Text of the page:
Posts Tagged ‘Rio Nuevo’
By Joe Higgins and Chris DeSimone, Inside Tucson Business | 0 comments
Has Tucson’s Democratic machine overplayed it’s hand? Are moderate Democrats and the growing number of independents ready to make some changes in this year’s Tucson City Council races or next year’s Pima County Board of Supervisors races?
Will the business community show up with their dollars and their support? Have we hit the tipping point?
Here are the facts:
1. Rio Nuevo gets new board to wrest control away from the Tucson City Council.
State Attorney General and FBI investigations have been launched find out what happened to $230 million of taxpayers money spent on downtown redevelopment with little to show.
2. Buses and light rail priorities.
The city council panics over 10-cent low-income bus fare while at the same time prepares to build a $196 million streetcar system that will cost millions per year to run and will need dense development in old neighborhoods to sustain any ridership. To build a much-needed student housing project in the hole that was an old YMCA at Fourth Avenue and Sixth Street, the developer pays $15,000 and monthly payments of $2,500 for 15 years to the surrounding neighborhood in order to get the council’s approval. How much longer will developers pay to play to invest with uncertainty or skip by Tucson?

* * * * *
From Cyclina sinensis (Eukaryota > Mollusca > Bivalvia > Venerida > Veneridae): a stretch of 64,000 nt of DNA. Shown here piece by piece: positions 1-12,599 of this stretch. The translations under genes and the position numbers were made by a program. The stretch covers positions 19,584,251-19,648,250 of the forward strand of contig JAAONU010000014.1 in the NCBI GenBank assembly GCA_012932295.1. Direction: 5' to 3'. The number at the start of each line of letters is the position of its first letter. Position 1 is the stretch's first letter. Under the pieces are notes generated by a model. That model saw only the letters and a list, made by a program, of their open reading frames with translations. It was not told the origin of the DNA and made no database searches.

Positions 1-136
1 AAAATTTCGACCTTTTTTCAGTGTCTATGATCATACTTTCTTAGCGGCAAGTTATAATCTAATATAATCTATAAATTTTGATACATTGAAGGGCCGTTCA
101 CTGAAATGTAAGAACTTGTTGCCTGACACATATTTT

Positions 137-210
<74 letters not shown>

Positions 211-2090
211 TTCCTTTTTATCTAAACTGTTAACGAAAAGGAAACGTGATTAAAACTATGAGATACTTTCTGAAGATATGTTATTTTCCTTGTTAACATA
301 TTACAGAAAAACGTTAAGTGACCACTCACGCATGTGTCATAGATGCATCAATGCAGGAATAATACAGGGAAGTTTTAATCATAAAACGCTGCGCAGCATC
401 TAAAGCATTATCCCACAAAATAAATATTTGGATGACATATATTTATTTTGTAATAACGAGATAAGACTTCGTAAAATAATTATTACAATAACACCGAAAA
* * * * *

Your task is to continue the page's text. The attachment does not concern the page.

3. The City Council refers a half cent sales tax to voters only to be defeated by 20 percent margin.
Voters have lost confidence in city government and the Mayor and Council. Did the council get the message that it’s time to tighten belts and reprioritize? Tucson moved $13 million in federal money for pothole repairs to build a bridge over the Santa Cruz River to qualify for other federal money for the four-mile streetcar. Priorities?
4. University of Arizona versus University Medical Center.
The UA makes a public power play to bring UMC back under its control. The hospital was spun off in 1984 to keep if from folding. Today, UMC generates $90 million per year to support future nurses, doctors and pharmacists. Follow the money. And yet just two weeks ago, Inside Tucson Business’ 2011 List of Largest Employers showed the UA surpassing Raytheon Missile Systems for No 1. This despite state budget cuts, tuition increases and a hiring freeze.